[(bgz) This may be an AmE vs. BrE issue. For me, "not half bad" can only mean "just fine." I see that UK dictionaries suggest another very different reading of "not half" (Oxford: "to an extreme degree; very much so"; Collins: "really; very; indeed").]

  5. K Chang said,

    August 4, 2015 @ 3:11 pm

    By my colloquial ears, Jeb does indeed speak fluent Spanish with a Gringo accent. It's almost like Yanks speaking with a British accent. It sounds slightly off, even though diction is good, and he's not translating on the fly except once in a while when he was going "uh…." buying time to recall the exact word he needed. He knows his idioms (much better than my knowledge, that's for sure). I can do the gringo accent, if I have to. :D He's not quite rolling his r's. His vowels are slightly off, probably why it sounds accented. But then, I'm no linguist or accent specialist.

  6. Eric P Smith said,

    August 4, 2015 @ 5:35 pm

    Thanks Ben: and thanks for repositioning my closing blockquote tag.

  7. Rubrick said,

    August 4, 2015 @ 10:30 pm

    It says something about both the restraint and the intellectual rigor of LL readers that no one has yet made the obvious joke about Bush's bilingualism making up for his elder brother's inability to speak any languages fluently.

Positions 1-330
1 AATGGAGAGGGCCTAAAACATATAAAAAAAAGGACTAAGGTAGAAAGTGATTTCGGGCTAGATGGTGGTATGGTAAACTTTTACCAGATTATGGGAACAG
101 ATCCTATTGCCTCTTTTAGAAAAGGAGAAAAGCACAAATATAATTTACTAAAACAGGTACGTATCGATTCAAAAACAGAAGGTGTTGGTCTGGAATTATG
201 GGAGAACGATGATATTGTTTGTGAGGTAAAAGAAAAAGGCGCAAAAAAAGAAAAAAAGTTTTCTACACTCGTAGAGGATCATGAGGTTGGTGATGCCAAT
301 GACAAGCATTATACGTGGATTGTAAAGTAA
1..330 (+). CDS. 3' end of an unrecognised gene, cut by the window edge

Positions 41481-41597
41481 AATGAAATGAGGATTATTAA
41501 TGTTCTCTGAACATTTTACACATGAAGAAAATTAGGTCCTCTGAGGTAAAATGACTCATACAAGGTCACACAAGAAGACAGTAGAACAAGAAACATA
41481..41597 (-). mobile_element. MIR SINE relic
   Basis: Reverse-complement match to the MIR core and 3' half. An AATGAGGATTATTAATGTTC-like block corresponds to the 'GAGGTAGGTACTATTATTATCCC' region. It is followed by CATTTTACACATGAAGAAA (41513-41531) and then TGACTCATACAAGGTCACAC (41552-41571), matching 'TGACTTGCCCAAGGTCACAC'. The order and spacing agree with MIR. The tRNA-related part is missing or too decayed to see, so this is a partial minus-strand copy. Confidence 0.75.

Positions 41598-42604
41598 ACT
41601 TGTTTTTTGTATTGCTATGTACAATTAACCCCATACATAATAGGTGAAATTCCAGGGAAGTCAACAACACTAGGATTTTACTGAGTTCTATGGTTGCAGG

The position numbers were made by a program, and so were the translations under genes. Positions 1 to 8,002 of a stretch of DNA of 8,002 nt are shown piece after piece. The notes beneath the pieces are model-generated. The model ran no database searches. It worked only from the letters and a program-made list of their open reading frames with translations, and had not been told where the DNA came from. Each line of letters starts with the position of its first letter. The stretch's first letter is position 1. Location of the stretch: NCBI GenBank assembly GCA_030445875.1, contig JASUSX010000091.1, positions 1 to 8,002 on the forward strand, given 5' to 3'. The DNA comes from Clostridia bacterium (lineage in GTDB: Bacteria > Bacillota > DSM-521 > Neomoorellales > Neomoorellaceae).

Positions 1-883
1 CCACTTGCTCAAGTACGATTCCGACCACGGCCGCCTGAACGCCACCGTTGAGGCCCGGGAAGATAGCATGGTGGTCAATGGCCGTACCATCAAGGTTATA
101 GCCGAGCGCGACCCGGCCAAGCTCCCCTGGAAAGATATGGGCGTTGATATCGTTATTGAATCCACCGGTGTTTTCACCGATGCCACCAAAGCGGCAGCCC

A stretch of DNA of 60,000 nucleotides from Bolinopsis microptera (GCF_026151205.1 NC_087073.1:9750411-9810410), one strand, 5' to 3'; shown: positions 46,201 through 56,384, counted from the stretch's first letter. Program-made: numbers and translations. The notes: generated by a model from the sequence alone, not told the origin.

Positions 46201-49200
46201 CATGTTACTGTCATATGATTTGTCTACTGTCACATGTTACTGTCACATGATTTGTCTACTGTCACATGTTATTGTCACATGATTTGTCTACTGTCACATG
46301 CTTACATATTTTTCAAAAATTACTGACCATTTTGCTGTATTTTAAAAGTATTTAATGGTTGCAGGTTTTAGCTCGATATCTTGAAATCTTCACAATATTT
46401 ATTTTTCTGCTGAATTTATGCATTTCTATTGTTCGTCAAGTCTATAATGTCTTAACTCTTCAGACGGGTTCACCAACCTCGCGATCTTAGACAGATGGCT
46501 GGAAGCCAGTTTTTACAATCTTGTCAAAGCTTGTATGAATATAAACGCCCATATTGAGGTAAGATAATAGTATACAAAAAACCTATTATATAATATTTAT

Um, until now I guess. *sheepish look*

  8. Steven Marzuola said,

    August 4, 2015 @ 10:48 pm

    He's better than "not bad". I'd give him a B+/A-.

    It's clear that he has frequent conversations in Spanish, but the people around him have let him get away with errors common to native English speakers. One occasional problem is lack of agreement between nouns and adjectives, for example: nouns that end in the letter yet are masculine. "un tema política" = should be "tema político". He also confuse the verbs "ser" and "estar". Finally, he does literal translations of some colloquialisms, that might be probably be understood by people who know English but will be confusing otherwise.

  9. Vilinthril said,

    August 5, 2015 @ 3:22 am

    On the phonetic side, I find his R's to be most jarring, but his L's sound a bit weird to me, too.

  10. J. W. Brewer said,

    August 5, 2015 @ 1:20 pm